Sunday, May 29, 2016

Thoughts at the end of spring-May 29, 2016

Here are some random thoughts as Spring comes to an end.

Rain - We needed it. For the last several weeks it seemed like the rain would always be in Des Moines or almost anywhere else. Last night we had almost an inch. It knocked down some flowers. Peonies are down all around the neighborhood. Some of the lupine took a hit. That is how it goes.

It does make the weeds easier to pull. That keeps me busy going all around the garden.

Warm weather- I would say we have had hot weather but July is not here yet. The temperatures have gotten into the 80's on a regular basis. Going out for a garden session after dinner gets you all hot and sweaty. The warmer weather does mean that the caladium are growing. They might be up to about 40% germination in the 75 pots in the garden. The latest difficulty for the  caladium however is that the squirrels have been trying to discover what is in the pots. Fortunately caladium must not taste good.

Old Tired Dirt - I heard this expression this winter. I really like it. The writer was explaining that after a winter inside, house plants, when they go outside (or not I guess), need a bunch of new dirt. The old dirt was just worn out. When you think about it probably any nutrients in the dirt itself would be long gone by the end of the winter. You could fertilize. That certainly helps. If the plant can take it why not just give it mostly new dirt? I have all these amaryllis bulbs. Some are big enough to bloom. Some are not. Some will bloom now, as I kept them dormant all winter. I knocked all the tired old dirt out for some of them and gave them all-new dirt. Look at them now, one week later.

I am going to look at other plants, such as the hibiscus and crotons and think about a dirt transplant. That is just what I need. Something else to do.

Daffodils in Maine- Our daughter Katie moved to Portland, Maine last year.

She sent me this picture from May 21, showing the daffodils  blooming around her yard. In May. Wow. I often thought it would be fun to travel around the country following Spring. I guess you might end up in Maine.

A New Tree- Japanese maple trees seem to be everywhere. In the fall they can be brilliant. Last September Julia gave me a tree for my birthday. The tricky part was that I was to find the one I wanted this spring. Do you know how many varieties of Japanese maple trees there are? That is not a trick question. There are a lot. You can also spend a lot of money on a tree that might survive a cold windy winter. One local nursery had a very nice tree for $400. I guess I am not used to looking at plants for the garden that cost in 3 digits. (I will confess that one time I got a daylily that was close to 3 digits. I was younger then.) Once you sort of decide what you would like, you have to think about where you would put the tree. I got a nice little tree, with the feathery leaves, from one of the box stores. It is now by the pond.

Those are allium purple balls behind the tree. They are almost as tall as the tree. I can give the big allium a solid endorsement, in the coming back every year category.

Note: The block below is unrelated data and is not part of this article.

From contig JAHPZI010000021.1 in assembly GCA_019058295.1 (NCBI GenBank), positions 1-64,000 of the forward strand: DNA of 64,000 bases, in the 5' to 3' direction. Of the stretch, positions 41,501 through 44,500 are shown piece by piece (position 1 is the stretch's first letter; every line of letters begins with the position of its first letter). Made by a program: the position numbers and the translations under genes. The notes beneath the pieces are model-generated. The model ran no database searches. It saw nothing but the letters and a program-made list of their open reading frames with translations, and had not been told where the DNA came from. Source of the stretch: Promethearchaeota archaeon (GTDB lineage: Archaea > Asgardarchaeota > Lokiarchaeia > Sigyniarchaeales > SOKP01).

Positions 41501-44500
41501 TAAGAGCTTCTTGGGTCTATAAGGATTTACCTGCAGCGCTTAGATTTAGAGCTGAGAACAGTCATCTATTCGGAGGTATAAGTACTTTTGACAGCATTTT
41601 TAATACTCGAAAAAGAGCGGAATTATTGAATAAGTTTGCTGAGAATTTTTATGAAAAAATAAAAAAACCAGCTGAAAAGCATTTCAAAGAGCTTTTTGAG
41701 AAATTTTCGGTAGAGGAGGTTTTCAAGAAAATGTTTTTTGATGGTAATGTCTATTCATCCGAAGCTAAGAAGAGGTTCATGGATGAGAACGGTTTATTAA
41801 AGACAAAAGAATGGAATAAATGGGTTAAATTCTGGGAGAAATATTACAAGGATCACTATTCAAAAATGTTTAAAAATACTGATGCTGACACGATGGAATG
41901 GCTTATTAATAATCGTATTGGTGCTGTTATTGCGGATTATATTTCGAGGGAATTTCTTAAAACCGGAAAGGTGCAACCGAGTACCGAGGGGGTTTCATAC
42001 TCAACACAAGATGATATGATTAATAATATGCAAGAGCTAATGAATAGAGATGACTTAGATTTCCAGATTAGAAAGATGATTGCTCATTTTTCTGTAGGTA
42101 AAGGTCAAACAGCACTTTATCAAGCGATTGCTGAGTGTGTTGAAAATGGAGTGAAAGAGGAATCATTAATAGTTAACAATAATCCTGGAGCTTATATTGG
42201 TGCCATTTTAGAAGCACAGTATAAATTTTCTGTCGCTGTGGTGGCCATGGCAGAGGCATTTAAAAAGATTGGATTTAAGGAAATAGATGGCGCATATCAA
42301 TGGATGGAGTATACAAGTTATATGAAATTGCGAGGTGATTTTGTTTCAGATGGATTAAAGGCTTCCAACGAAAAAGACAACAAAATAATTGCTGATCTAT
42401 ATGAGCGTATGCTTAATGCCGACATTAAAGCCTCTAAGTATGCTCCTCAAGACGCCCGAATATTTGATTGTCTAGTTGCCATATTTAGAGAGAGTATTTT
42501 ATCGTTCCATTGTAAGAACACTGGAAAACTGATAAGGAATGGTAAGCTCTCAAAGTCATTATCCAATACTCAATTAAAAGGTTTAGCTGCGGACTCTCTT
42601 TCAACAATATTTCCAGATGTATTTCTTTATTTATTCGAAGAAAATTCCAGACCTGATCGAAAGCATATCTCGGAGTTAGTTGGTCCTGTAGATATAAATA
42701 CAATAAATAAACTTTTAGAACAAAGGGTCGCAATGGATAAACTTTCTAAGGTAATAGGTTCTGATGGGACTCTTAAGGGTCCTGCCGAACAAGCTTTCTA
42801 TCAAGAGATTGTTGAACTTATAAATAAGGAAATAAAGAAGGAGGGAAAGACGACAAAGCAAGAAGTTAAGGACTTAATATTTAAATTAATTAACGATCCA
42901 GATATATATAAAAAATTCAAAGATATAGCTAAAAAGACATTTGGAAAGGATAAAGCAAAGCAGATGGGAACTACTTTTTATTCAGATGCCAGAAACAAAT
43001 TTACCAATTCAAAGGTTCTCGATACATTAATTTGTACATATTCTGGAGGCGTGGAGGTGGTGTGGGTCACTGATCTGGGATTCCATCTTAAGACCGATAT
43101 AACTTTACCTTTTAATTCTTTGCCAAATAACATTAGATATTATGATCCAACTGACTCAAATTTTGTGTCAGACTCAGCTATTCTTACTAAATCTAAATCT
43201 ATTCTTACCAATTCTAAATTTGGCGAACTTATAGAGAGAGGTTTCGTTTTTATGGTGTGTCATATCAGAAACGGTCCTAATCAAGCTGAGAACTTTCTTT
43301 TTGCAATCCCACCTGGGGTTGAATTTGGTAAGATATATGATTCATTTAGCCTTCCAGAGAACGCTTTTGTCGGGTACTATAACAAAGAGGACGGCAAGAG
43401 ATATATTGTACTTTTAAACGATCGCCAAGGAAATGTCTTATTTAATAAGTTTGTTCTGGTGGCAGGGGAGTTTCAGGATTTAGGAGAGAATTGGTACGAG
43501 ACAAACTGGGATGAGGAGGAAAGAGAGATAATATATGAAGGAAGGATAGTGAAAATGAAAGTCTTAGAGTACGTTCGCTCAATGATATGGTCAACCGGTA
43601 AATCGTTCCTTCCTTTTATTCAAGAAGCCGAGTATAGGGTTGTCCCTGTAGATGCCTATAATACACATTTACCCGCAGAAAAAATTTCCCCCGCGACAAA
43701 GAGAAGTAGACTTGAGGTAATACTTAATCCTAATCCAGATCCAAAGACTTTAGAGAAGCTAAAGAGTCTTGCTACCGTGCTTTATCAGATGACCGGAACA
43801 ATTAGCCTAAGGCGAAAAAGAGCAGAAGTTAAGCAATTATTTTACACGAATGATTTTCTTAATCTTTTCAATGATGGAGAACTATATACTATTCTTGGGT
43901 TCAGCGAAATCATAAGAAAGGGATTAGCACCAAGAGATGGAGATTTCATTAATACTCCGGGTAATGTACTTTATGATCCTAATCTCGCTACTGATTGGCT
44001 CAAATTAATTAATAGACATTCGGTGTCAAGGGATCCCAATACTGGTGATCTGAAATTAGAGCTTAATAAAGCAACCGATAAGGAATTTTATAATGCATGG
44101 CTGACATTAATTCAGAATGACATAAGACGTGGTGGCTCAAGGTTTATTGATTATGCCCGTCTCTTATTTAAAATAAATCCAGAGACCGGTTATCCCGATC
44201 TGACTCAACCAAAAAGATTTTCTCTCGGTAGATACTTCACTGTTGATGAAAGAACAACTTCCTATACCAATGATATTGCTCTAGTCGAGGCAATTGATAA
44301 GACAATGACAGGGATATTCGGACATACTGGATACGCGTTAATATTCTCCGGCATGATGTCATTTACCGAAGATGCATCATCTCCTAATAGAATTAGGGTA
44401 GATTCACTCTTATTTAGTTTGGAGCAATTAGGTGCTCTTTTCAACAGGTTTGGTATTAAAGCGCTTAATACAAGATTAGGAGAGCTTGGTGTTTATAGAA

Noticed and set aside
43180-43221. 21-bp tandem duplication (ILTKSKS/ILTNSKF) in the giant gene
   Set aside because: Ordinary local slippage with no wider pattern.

Ducks are back- but the fish seem OK. I mentioned the feeder fish that I obtained several weeks ago. The ducks, and I do mean a pair of ducks, did come back. I have chased them away several times. The fish seem to have good survival instincts, and seem ok. They actually are quite fast. The ducks do not seem very destructive of the waterlilies. That would be the raccoons in August.

Here is the pond now, as the waterlilies are growing. I am starting to watch for buds.

These are hardy waterlilies. They are in pots.They stay out all winter. There are no weeds. At one point I got some commercial pole thing that you can use to fertilize the pots. I do not think I ever used it. You had to try to find the pots in August and put the fertilizer plug in with the pole.

Celebration of lupines
The lupines have been wonderful this week.

This white lupine must have been 3 foot tall.
It managed to stay upright even with the rain.

The garden is starting to get busy. If you don't look at every corner of the garden each day you will miss something. Here is a sometimes overlooked spring annual - violas. The flowers are simply amusing. You cannot say that about many plants. When I saw them at the garden center they had to come home with me.

Here are a few other pictures from the week.

The Siberian Iris are peaking. This white variety is perhaps my favorite.

This lovely blue Siberian Iris  is such a contrast with the large white one.

The Iceland poppies have begun. These flowers share the billing of most photogenic with the waterlilies, and they come in more colors. I hope with the rain we just had the number of flowers will peak.

This is the first Asiatic Lily to bloom.

Ah, the Oriental poppy. Such mystery. This is the spent flower from Beauty of Livermore, the absolute best deep red poppy. It is also a color that I find hard to capture in a picture. This picture is rather accurate.

That's about it for the past week. The time ahead will only get better. There is one orchid cactus with maybe 40 buds. I just had the neighborhood teenager hang it under the walnut tree where everyone can see it. That is why I have my sky hooks.
Good bye bluebells.
Good bye crocuses.
Hello summer.

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